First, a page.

One of the biggest challenges technicians face is separating themselves emotionally from the traumatic situations they see daily, according to Andrew Whitmarsh, director of field operations at the national clean-up company Aftermath. Given the nature of the job, then, why are individuals interested in it? Whitmarsh says the top answer is that they want to help families and communities experiencing tragedy.
Number of jobs: approximately 300 to 400 active models
Prerequisite education/skills: Must have professional photos for evaluation
Earnings potential: $500 to $2,000 for a day of work
Even in your proudest moments, you might not have imagined yourself as a runway model. But how about only modeling a specific body part—a special feature of yours? The demand is highest for attractive hands, feet and legs, but there are also openings for unique ears, beards and even perfectly shaped bald heads.
Linda Teglovic, president of Body Parts Models, Inc., says she looks at features such as skin tone and shape to assess potential models. Although many parts models find success because of their slender, manicured and unblemished parts, there is also a need for less classically striking parts.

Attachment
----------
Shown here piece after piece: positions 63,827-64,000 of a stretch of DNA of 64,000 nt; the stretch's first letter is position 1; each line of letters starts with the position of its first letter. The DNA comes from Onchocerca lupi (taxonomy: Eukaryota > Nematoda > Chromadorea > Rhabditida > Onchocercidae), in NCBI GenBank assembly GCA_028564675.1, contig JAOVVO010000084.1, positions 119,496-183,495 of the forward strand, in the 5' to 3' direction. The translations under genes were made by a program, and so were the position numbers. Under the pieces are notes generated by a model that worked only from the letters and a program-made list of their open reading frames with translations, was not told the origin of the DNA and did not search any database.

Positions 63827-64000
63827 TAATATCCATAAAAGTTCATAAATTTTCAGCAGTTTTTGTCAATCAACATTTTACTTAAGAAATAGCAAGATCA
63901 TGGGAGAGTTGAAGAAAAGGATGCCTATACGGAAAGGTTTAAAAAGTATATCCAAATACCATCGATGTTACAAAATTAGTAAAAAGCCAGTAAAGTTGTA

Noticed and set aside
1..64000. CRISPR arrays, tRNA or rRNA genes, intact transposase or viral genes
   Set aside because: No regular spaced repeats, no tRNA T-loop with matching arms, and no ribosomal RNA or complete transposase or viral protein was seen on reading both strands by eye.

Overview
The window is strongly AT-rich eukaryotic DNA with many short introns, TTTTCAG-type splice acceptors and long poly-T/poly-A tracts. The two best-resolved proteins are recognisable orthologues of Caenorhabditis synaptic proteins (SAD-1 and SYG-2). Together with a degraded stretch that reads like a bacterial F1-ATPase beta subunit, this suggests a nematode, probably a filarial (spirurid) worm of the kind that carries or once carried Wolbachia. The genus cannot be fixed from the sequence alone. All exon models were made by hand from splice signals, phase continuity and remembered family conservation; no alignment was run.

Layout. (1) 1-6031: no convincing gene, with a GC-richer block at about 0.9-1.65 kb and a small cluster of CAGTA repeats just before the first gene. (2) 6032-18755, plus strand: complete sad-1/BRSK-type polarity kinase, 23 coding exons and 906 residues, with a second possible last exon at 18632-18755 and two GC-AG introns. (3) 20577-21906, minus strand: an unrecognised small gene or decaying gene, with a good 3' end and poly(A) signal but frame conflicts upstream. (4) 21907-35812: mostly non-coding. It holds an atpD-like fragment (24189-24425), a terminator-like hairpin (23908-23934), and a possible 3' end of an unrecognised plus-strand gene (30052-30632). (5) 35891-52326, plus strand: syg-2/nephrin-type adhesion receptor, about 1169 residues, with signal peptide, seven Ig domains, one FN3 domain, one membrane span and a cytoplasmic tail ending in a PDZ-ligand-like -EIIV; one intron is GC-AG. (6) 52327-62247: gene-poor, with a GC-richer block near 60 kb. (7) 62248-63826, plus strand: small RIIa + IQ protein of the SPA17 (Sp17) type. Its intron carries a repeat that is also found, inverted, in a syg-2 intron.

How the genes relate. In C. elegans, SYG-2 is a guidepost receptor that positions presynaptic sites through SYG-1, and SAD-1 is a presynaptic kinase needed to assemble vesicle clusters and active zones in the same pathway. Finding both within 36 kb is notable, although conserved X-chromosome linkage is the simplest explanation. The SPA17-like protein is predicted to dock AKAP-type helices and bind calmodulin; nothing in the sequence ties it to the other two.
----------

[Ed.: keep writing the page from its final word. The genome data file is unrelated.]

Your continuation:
Parts models can find work in all aspects of entertainment. Teglovic’s models have appeared in TV shows, movies, commercials and fashion magazines. A job can take the form of anything from a hand swiping a cell phone to a shot of feet in a foot powder commercial. “The concept is inserting a perfect part wherever it’s needed,” Teglovic says. Parts models themselves are as varied as their assignments. Gymnasts, dancers, attorneys and a jet propulsion engineer who works with NASA are all involved in the industry.
Number of jobs: 15,800 in North America
Prerequisite education/skills: Degree in counseling or psychology; certification with the International Coaching Federation (ICF) or other accredited program
Median salary: $29,100